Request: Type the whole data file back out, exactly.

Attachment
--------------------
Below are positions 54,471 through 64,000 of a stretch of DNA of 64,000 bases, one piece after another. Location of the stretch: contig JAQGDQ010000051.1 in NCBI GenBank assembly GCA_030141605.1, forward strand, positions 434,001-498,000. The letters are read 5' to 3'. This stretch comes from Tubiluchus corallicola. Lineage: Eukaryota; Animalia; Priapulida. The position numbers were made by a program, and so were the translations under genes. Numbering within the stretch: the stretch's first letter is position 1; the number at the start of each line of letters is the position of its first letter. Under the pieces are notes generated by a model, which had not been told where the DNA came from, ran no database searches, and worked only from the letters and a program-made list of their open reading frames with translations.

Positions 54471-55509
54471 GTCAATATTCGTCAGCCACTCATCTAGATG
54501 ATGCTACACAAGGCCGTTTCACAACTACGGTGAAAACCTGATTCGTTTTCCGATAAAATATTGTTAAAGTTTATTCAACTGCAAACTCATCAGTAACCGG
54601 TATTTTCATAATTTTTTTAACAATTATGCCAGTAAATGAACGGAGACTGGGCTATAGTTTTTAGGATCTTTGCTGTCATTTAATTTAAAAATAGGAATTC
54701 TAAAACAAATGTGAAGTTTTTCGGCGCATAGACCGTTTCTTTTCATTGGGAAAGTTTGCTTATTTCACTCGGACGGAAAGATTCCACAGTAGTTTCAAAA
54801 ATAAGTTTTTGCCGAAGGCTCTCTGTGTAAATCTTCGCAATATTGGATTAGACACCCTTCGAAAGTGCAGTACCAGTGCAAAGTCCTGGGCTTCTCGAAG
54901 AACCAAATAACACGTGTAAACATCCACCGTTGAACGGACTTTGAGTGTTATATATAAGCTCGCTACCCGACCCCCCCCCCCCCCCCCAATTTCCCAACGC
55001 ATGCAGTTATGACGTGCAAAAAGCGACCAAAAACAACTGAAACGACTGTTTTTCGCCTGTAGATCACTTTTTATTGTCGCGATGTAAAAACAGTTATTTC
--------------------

Below are positions 54,471 through 64,000 of a stretch of DNA of 64,000 bases, one piece after another. Location of the stretch: contig JAQGDQ010000051.1 in NCBI GenBank assembly GCA_030141605.1, forward strand, positions 434,001-498,000. The letters are read 5' to 3'. This stretch comes from Tubiluchus corallicola. Lineage: Eukaryota; Animalia; Priapulida. The position numbers were made by a program, and so were the translations under genes. Numbering within the stretch: the stretch's first letter is position 1; the number at the start of each line of letters is the position of its first letter. Under the pieces are notes generated by a model, which had not been told where the DNA came from, ran no database searches, and worked only from the letters and a program-made list of their open reading frames with translations.

Positions 54471-55509
54471 GTCAATATTCGTCAGCCACTCATCTAGATG
54501 ATGCTACACAAGGCCGTTTCACAACTACGGTGAAAACCTGATTCGTTTTCCGATAAAATATTGTTAAAGTTTATTCAACTGCAAACTCATCAGTAACCGG
54601 TATTTTCATAATTTTTTTAACAATTATGCCAGTAAATGAACGGAGACTGGGCTATAGTTTTTAGGATCTTTGCTGTCATTTAATTTAAAAATAGGAATTC
54701 TAAAACAAATGTGAAGTTTTTCGGCGCATAGACCGTTTCTTTTCATTGGGAAAGTTTGCTTATTTCACTCGGACGGAAAGATTCCACAGTAGTTTCAAAA
54801 ATAAGTTTTTGCCGAAGGCTCTCTGTGTAAATCTTCGCAATATTGGATTAGACACCCTTCGAAAGTGCAGTACCAGTGCAAAGTCCTGGGCTTCTCGAAG
54901 AACCAAATAACACGTGTAAACATCCACCGTTGAACGGACTTTGAGTGTTATATATAAGCTCGCTACCCGACCCCCCCCCCCCCCCCCAATTTCCCAACGC
55001 ATGCAGTTATGACGTGCAAAAAGCGACCAAAAACAACTGAAACGACTGTTTTTCGCCTGTAGATCACTTTTTATTGTCGCGATGTAAAAACAGTTATTTC